[Applicants] were tested for proficiency in German and their ability to learn such subjects as bookkeeping and mathematics. Their apprenticeship included studying seven or eight academic subjects throughout the years. The subjects pertained to such things as glass-making technology, glass chemistry, German, designing, math, nature drawing, penmanship, and technical drawing. The actual training at the wheel increased yearly. During his third year [the apprentice] was at the wheels twenty hours a week. By the time the Bohemian apprentice had completed the journeyman’s apprenticeship, he should have mastered as many as one hundred wheels. To obtain a journeyman’s certificate, the apprentice had to pass a theoretical test on the subjects studies as well as submit his engraving to be judged based upon a pattern of his own design. The design was to demonstrate all of the skills the apprentice had learned as an apprentice engraver. . . .


1. The Sinclaire and Spillman quotation was written by Estelle F. Sinclaire who acknowledges Max Roland Erlacher, a master engraver trained in Austria, who “supplied this information about apprenticeships” (Sinclaire and Spillman 1997, p. 327). Crofford, therefore, plagiarizes two individuals: Sinclaire and Erlacher.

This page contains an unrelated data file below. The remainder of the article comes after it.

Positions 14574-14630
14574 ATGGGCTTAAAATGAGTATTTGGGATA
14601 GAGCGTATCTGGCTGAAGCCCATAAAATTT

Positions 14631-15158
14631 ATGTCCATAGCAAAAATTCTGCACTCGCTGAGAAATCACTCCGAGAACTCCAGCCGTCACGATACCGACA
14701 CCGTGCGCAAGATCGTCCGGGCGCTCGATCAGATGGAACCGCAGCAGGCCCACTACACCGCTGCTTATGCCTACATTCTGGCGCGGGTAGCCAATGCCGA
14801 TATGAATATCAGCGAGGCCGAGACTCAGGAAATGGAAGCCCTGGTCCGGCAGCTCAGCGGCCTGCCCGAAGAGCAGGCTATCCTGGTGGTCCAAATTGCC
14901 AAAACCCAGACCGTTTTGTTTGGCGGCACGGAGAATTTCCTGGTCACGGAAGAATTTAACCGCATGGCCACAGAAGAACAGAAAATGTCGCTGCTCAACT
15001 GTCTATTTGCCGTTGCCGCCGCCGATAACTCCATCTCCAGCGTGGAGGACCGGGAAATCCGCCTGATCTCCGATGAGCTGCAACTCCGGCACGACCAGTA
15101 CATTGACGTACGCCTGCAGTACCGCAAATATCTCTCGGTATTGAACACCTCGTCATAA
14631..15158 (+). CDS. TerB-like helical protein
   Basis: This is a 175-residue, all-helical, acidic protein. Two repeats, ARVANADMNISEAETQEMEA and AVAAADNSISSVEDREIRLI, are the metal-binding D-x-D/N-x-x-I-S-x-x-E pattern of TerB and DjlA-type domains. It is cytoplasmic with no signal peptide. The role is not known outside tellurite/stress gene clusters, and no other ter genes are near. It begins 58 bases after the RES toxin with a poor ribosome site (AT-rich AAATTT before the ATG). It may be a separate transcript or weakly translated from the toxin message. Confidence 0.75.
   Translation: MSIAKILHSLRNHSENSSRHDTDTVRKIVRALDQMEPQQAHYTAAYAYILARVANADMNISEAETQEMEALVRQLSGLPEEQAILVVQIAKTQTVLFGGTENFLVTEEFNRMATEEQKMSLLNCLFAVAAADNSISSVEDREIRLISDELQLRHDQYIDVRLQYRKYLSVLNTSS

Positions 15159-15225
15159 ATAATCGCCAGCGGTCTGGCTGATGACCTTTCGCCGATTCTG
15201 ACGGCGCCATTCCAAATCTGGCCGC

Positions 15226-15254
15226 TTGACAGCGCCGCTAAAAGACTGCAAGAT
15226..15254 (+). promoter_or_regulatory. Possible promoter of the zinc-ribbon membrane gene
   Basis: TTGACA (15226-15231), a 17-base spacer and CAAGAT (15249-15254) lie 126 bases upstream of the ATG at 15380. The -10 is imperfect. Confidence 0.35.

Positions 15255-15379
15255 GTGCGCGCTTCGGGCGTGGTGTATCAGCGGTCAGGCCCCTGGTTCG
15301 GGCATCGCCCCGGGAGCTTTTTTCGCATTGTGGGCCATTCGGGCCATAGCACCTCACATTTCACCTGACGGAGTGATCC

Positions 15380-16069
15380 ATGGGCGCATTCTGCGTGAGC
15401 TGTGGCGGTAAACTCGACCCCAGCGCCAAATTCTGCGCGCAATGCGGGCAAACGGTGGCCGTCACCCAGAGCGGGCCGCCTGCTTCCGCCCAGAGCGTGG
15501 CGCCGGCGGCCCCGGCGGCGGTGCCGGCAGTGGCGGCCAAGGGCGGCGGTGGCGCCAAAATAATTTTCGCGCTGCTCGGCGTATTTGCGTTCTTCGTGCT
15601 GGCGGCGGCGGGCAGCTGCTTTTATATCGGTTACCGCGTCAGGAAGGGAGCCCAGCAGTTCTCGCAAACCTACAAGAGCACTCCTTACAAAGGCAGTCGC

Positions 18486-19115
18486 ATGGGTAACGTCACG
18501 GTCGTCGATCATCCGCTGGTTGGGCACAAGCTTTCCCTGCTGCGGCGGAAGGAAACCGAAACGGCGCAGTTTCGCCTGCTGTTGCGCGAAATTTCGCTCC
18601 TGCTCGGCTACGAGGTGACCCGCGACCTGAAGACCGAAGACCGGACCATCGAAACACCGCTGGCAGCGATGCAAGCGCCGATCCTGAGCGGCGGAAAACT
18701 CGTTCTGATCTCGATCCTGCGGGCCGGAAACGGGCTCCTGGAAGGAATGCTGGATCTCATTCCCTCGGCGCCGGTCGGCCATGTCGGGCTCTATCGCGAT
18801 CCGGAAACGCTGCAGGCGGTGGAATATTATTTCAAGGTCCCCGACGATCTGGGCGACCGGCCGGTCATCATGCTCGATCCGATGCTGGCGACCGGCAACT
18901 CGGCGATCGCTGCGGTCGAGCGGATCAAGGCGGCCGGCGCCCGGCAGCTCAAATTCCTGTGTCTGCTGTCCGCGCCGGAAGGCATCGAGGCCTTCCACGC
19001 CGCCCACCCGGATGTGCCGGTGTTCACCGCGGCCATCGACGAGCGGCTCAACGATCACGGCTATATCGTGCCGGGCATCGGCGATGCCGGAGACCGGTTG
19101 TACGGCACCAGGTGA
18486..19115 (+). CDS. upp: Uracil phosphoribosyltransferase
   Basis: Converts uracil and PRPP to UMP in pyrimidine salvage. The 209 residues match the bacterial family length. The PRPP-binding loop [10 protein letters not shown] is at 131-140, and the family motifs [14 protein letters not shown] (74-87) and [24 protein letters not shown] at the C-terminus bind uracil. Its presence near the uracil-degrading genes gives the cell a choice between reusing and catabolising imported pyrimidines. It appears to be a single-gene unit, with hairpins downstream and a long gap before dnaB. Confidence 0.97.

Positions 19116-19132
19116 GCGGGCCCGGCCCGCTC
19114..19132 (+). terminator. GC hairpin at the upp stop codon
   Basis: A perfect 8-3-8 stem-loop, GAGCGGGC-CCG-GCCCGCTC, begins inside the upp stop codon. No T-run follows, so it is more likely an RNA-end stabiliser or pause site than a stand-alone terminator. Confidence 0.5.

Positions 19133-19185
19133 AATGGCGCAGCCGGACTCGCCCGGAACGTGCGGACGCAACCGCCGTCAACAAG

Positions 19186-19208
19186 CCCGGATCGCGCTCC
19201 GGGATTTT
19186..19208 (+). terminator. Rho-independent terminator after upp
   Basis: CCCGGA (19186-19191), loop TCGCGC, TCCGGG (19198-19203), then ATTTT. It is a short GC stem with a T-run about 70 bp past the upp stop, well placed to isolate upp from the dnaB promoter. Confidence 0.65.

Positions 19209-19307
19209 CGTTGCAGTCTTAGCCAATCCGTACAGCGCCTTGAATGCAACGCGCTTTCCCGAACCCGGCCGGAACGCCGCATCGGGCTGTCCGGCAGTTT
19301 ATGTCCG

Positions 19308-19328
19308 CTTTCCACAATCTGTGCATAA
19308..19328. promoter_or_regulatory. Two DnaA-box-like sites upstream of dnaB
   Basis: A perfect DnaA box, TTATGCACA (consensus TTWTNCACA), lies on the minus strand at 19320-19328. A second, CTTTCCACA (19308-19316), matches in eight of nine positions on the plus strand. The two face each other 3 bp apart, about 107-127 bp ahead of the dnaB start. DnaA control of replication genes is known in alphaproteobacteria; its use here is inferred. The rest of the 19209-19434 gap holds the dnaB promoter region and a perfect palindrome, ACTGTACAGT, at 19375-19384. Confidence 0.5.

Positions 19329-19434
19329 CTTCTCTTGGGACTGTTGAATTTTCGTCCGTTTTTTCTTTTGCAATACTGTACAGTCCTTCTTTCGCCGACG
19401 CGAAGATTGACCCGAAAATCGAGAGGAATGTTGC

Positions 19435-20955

2. The three dots at the end of Crofford’s paragraph represent the following statement: “It was a requirement and a tradition in Bohemia, that master engravers were fine gentlemen.” The reference given is to Battie and Cottle, 1991 (with no page citation). Because it is unclear whether this reference pertains only to this sentence or to the entire paragraph (in spite of the fact that the latter is based on Sinclaire and Spillman, 1997, as demonstrated here), Battie and Cottle’s survey was examined. The “gentlemen” quote can not be found there; nor can one find any detailed information concerning the training of central Euopean glass engravers. Crofford’s reference is, therefore, bogus. He likely obtained his “gentlemen” sentence from a different place in the Sinclaire and Spillman book: “The moral standards and dignity required of Master’s candidates cannot be overemphasized. Corning’s engraving Masters . . . were ‘fine gentlemen’, as tradition required them to be. . . .” (Sinclaire and Spillman 1997, p. 24).